My daughter’s book club chose “Wonder” by R.J. Palacio and she recommended it to me. This is a book that would support discussions centering on feelings, living in a community and what it means, developing empathy towards others, and the acceptance of differences, to name a few.
The format of the book definitely lends itself to teaching perspective taking. There are many ways to approach this book within classrooms or therapy settings. Of course, the deciding factor would be the goals and objectives for your particular students.
This book has appeared on reading lists for grades 5-7; the following suggestions may be modified, as needed.
Below are three CCSS for grades 5, 6, and 7 related to perspective taking which the activities below would develop. As you review the 6 start up ideas to use with this novel and others, the flexibility of the SGM® tools will become apparent-reaching across grade levels- as the ability to individualize instruction is inherent in our methodology.
Describe how a narrator's or speaker's point of view influences how events are described.
Explain how an author develops the point of view of the narrator or speaker in a text.
Analyze how an author develops and contrasts the points of view of different characters or narrators in a text.
Use our SGM® Student Markers to have students retell the story from various perspectives. Below, pages 8-9 from “Wonder,” Christopher’s House, is highlighted.
Read a portion of the selection of your choice and use the narrative SGM® Universal Magnets on the white board, as shown, to work through an episode with the students.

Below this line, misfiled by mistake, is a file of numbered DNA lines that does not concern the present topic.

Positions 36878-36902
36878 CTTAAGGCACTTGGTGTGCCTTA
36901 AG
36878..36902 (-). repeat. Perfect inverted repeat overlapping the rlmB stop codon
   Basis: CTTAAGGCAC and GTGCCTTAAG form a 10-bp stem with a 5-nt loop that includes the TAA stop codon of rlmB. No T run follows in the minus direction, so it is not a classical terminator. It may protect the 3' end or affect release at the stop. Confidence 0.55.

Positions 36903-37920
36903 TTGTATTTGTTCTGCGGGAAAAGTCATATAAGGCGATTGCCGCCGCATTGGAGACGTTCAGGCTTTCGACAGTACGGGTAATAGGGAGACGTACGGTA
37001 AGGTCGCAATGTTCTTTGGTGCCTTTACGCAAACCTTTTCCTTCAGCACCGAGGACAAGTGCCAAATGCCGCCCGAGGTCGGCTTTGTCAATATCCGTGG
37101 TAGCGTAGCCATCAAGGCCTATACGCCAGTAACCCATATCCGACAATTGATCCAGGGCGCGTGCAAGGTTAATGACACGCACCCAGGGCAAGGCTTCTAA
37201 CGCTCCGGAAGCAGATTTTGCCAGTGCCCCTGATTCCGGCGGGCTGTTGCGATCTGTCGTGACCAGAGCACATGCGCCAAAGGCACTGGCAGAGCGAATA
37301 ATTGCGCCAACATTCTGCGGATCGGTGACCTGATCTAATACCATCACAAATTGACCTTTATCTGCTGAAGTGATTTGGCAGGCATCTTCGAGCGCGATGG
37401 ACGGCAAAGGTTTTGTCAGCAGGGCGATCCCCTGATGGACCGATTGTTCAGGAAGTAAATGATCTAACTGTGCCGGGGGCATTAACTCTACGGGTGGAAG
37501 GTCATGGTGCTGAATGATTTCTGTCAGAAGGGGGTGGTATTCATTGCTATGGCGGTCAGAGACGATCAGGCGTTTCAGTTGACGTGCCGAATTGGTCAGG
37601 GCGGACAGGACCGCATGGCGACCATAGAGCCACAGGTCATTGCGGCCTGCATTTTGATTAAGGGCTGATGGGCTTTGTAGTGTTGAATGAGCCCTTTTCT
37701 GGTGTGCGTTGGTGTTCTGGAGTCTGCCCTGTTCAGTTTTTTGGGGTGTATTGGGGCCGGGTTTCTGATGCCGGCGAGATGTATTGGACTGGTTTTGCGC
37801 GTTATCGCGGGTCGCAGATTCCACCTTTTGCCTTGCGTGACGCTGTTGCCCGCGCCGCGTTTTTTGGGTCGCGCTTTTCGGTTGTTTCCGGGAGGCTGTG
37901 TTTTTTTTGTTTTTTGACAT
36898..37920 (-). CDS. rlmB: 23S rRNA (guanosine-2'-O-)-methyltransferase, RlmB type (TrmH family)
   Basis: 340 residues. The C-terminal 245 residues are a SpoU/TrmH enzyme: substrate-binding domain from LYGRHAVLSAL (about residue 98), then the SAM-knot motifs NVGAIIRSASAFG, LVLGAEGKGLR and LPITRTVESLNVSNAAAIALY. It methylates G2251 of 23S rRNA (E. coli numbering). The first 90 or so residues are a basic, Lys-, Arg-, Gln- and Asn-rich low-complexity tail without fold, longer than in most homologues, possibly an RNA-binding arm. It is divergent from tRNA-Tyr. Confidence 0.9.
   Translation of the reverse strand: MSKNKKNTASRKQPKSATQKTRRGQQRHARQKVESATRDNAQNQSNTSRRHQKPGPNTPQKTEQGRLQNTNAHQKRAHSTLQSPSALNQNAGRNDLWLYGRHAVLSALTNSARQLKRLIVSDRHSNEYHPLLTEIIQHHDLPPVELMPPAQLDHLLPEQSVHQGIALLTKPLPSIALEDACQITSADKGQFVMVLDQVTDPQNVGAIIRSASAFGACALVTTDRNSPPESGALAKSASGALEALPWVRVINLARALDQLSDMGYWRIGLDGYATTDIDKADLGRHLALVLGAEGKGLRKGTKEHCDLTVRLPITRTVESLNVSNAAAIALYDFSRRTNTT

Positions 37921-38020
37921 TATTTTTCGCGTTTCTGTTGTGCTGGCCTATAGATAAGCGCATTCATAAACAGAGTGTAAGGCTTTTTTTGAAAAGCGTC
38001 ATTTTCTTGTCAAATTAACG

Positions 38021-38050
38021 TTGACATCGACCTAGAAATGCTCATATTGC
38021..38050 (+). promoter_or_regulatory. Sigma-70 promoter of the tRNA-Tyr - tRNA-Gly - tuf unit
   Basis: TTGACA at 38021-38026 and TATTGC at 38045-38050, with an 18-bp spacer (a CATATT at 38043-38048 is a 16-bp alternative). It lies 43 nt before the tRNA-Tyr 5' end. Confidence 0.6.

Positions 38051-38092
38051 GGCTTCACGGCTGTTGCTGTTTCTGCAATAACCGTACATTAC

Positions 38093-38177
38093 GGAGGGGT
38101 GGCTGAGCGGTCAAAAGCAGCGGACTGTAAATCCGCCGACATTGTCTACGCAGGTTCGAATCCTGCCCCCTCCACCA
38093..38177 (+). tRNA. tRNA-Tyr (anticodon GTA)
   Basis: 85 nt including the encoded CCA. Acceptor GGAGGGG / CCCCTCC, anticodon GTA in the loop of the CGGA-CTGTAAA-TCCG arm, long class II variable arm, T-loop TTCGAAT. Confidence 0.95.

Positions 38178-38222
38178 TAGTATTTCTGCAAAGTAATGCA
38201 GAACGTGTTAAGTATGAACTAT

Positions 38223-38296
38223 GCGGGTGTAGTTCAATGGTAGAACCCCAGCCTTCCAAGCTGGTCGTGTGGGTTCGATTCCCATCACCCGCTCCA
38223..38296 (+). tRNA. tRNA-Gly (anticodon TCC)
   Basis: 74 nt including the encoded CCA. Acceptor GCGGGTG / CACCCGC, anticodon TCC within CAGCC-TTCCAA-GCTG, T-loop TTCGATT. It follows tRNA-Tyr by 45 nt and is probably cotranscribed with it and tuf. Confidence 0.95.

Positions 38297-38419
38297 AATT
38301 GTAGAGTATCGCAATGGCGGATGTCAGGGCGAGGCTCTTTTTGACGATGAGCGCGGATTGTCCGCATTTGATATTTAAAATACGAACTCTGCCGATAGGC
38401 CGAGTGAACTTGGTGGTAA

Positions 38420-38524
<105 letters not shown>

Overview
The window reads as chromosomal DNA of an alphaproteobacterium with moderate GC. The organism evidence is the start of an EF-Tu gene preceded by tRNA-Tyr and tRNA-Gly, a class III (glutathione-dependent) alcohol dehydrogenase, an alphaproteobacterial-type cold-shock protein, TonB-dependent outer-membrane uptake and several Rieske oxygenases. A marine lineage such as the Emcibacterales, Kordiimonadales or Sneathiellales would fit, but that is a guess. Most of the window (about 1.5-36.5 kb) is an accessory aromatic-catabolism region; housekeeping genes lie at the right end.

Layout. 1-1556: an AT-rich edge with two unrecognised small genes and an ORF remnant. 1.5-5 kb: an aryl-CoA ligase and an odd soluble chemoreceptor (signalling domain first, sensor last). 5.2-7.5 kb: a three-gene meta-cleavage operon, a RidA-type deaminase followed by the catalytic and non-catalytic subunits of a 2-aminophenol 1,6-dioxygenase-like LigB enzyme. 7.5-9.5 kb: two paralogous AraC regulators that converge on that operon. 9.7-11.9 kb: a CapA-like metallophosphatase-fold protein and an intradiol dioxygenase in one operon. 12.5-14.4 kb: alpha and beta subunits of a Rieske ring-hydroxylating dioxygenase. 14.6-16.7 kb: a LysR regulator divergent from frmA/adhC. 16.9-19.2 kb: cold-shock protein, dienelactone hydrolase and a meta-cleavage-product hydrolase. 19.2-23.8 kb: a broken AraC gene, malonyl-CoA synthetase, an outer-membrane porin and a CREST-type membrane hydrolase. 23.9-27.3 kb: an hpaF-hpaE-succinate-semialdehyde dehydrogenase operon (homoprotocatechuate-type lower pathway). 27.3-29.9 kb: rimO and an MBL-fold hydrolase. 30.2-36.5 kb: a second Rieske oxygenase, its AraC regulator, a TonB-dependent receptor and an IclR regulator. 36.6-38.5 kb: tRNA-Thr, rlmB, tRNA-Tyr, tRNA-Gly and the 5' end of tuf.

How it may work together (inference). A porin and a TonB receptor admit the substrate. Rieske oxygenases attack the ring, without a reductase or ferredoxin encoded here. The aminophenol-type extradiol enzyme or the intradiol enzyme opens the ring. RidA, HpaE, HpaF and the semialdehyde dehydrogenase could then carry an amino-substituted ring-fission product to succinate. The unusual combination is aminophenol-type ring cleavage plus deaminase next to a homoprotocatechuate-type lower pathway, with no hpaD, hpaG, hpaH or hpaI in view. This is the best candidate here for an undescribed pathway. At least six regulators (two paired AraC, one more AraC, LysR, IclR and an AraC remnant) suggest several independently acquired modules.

Then, invite students to retell the episode using the student markers with partners. Students are encouraged to use their own words and use the information on the whiteboard as a reference, if needed.
Take the same episode and work it through from another characters perspective. This time, partner the students to retell from both perspectives.
Note how you can visually show the interaction of the characters using the magnets.
Another idea is to use this downloadable map to show the different feelings experienced by different characters related to the same episode/kick-off. The same chapter is referenced as above using this approach. (This map was originally used in our blog, Part 2, Mr. Hatch, April 8, 2015. This map is versatile as it may also be used to show feelings of one character and multiple kick-offs as presented in the Mr. Hatch blog.) Use it as you see fit to meet your student’s needs.
Download this map from our April 12, 2016, blog related to character traits and The River. Ask students to record character traits and evidence to support their choices. Use this in conjunction with our Characteristics Mini-Poster. The activity presented on the reverse side of the mini-poster shown here would support the process students would use to collect evidence.
The Character Traits sample below is based upon the character Summer from “Wonder.” Think of assigning students certain chapters to record traits and then have them pair up to discuss and support their choices.